A convertible note investment is a loan to the company that can be converted from a debt into a purchase of equity in the company at a later date, usually upon closing of an additional equity funding round by the company. By structuring the investment as a loan, the investor can avoid the need to negotiate a share price and valuation of the company, and allow the next equity investment round, usually a venture capital round, to determine the company’s fair market valuation. This allows smaller interim investments to be made into a company, prior to a larger venture capital round, without significantly hindering or complicating that next investment round. For more details please contact us, and also be sure to review the implications of a convertible note with your company’s legal counsel.

How is the VentureSpur accelerator different from an incubator that I recently heard about or the university accelerator that I’m considering?

There are a wide variety of resources available in the marketplace to help startup companies. We strongly encourage entrepreneurs to look around, learn about these resources, educate themselves about the differences and decide what combination might be best for their startup.

At VentureSpur, we believe that almost all of the resources available have their place and their use for different types of startups and different stages of the startup lifecycle.

For example, it’s not unusual for a startup to begin in a university accelerator, rent some space in a state-sponsored or certified incubator, take some entrepreneurship classes, apply to an accelerator, win a place in the accelerator and a seed investment, go back to the incubator office afterwards, raise some venture capital investment to follow on the accelerator seed investment, and then go into growth mode in a larger office with an advisory board or board of directors. Or any other sequence using those same resources. That’s why they exist and you should take advantage of any of them!

Generally, “incubators” are sponsored and subsidized by some kind of economic development agency. Sometimes that is a state, county, or university system, or through simple tax subsidies to a non-profit or for-profit incubator corporation.

Generally, incubators are required by their funding entity to provide some amount of educational and mentoring resources to their tenants and will usually be charging rent. A few incubators are entirely subsidized by their sponsoring organization and can forgo requiring rent payments from the startups.

In addition, some incubators help to qualify their tenants for special tax benefits. You’ll have to check with each individual incubator on these special tax conditions.

In addition, there are a variety of academic and private startup resources in the marketplace that don’t exactly fit the definition of an incubator. These vary widely, but are usually either paid commercial services, like Tech Ranch in Austin, or are subsidized by tuition and tax dollars for economic development and educational purposes, like the CCEW program at the University of Oklahoma. (These are great programs run by friends of ours! Check them all out!)

Typically, when you call something an “accelerator” or a “mentor-driven seed accelerator,” you’re talking about an organization that follows the model pioneered by TechStars and YCombinator. These accelerators, including VentureSpur, invest in startups through a venture capital seed fund and then put the startup company through some kind of structured venture development program with a strong emphasis on networking and mentorship.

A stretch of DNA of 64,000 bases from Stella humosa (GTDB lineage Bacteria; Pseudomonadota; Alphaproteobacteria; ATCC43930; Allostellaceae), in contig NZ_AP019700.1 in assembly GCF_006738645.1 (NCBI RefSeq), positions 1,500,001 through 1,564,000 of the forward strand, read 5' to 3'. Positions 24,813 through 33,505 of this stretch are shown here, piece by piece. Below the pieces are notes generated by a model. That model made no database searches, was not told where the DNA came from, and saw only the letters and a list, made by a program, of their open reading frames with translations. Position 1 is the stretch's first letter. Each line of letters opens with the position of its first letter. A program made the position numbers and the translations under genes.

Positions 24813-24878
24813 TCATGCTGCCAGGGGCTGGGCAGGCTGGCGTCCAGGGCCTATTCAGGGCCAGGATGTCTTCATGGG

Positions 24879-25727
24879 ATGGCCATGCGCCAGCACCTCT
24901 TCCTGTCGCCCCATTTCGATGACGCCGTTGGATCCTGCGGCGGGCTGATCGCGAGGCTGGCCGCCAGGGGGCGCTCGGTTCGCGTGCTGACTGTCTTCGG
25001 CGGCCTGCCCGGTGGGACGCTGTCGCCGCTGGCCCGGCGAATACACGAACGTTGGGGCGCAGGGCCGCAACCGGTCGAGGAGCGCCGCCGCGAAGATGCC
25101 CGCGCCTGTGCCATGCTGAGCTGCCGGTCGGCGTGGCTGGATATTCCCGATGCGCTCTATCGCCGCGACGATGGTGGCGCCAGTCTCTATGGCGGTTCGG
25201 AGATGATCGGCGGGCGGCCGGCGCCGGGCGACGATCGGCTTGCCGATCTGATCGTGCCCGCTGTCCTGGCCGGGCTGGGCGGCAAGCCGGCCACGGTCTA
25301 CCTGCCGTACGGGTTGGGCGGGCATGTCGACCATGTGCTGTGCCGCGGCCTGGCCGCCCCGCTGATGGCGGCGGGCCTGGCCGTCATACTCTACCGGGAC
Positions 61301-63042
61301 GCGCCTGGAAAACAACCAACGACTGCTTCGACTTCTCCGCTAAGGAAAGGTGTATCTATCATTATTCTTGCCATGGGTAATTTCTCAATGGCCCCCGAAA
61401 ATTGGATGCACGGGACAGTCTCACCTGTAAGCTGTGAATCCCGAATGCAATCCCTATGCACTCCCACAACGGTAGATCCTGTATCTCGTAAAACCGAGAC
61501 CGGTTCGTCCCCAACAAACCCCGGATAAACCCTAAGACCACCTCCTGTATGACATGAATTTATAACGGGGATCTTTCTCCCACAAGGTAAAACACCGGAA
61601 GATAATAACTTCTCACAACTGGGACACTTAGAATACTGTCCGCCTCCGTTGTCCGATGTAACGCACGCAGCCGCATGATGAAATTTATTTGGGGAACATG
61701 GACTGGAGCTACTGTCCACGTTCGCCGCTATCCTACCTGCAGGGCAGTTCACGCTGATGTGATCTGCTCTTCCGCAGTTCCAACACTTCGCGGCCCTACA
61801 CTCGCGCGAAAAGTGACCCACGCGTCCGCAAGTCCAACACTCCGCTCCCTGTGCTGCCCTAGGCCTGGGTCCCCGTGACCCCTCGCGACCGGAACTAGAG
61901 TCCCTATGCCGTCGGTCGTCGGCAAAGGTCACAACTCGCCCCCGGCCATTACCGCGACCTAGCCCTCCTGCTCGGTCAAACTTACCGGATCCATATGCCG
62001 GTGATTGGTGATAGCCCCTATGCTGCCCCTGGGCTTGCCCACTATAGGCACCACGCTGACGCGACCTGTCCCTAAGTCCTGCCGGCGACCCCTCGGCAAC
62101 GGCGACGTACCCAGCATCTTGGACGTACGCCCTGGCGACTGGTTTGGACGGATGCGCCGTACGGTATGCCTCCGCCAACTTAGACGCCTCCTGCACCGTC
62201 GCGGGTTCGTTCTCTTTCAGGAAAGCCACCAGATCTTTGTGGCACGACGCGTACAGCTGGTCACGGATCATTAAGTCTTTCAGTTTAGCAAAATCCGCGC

All of these typical-model accelerators exist to create a return on investment for their fund and to raise follow-on investment for fantastic, highly-competitive, fast-growth startups. These accelerators primarily exist as the forward, bleeding-edge branch of the venture capital markets. Unlike the incubators and other programs referenced above, accelerators must produce at least a few highly successful startups each year that promise excellent returns to their investors through acquisition events, IPOs, or dividend distributions.

As a result, accelerators have a strong incentive to invest their resources only into companies that have a good chance of growing quickly and being backed by venture capitalists with a major funding round. Accelerators survive by picking only the best, fastest-growing, most-likely-to-succeed companies and then pouring resources, introductions, beta testers, and the kitchen sink into those companies.

One question helps to distinguish between types of programs quickly: Venture accelerators are typically investing money into startups while incubators and academic programs are generally either charging the startups rent or paying the bills with tuition and taxpayer dollars. Incubators and similar programs have a focus on economic development in support of a particular city, county, state or institution while accelerators are focused on return-on-investment for their investors. Its really that simple.

Finally, one important note: We would caution entrepreneurs to avoid any program or organization that claims to be “the only” organization of its kind, claims to have “exclusive access” to resources, or claims that it is “the only path to success” for your startup. No one organization has all the answers and any organization that makes these claims is misleading entrepreneurs for its own benefit.  At VentureSpur, we firmly believe that entrepreneurship is a team sport!